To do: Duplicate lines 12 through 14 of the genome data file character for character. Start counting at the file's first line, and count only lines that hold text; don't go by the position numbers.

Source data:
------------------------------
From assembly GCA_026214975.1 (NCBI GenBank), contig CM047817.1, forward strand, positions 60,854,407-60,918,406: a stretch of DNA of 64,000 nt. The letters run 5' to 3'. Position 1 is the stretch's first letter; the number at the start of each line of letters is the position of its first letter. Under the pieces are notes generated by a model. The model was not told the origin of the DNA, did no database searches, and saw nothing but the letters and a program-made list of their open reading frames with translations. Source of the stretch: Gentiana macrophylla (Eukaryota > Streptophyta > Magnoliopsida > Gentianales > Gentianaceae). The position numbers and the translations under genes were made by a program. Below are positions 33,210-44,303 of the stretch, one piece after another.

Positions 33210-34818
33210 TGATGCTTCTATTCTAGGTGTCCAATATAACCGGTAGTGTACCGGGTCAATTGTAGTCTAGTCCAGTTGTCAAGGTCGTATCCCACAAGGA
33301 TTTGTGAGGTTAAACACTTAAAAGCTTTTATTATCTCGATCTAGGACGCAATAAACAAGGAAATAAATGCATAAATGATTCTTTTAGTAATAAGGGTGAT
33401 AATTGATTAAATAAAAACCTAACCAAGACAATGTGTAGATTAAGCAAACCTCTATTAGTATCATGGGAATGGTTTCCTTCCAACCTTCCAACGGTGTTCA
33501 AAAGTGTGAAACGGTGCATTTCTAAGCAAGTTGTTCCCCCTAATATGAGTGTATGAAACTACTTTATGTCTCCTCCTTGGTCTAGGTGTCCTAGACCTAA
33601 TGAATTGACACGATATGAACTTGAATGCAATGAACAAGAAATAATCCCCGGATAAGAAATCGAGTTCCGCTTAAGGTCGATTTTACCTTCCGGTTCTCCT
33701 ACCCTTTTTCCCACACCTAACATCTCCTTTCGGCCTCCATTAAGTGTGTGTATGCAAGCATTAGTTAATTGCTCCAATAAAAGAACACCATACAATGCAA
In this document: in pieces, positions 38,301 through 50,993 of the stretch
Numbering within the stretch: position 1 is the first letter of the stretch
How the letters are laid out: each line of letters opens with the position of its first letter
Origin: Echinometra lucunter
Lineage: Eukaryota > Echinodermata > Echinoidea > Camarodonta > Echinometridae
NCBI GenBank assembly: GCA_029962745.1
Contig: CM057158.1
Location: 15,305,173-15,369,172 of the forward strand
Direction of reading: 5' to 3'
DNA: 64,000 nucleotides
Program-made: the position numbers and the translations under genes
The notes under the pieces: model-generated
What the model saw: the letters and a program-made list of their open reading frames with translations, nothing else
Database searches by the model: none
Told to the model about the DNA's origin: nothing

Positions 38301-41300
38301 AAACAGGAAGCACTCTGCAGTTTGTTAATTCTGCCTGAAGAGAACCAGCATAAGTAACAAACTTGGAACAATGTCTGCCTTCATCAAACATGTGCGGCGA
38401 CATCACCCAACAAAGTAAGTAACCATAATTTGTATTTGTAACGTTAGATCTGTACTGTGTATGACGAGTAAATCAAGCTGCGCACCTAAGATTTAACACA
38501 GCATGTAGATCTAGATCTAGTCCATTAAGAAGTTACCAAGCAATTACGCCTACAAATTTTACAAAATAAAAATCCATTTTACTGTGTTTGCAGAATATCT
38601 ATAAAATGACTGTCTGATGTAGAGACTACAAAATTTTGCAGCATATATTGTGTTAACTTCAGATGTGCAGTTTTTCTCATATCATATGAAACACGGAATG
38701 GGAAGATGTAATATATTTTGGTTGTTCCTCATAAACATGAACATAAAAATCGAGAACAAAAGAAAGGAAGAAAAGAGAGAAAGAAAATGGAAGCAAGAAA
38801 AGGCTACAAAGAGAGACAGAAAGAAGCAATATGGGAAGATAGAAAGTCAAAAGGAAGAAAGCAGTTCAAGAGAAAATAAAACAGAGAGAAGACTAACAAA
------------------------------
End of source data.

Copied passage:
Origin: Echinometra lucunter
Lineage: Eukaryota > Echinodermata > Echinoidea > Camarodonta > Echinometridae
NCBI GenBank assembly: GCA_029962745.1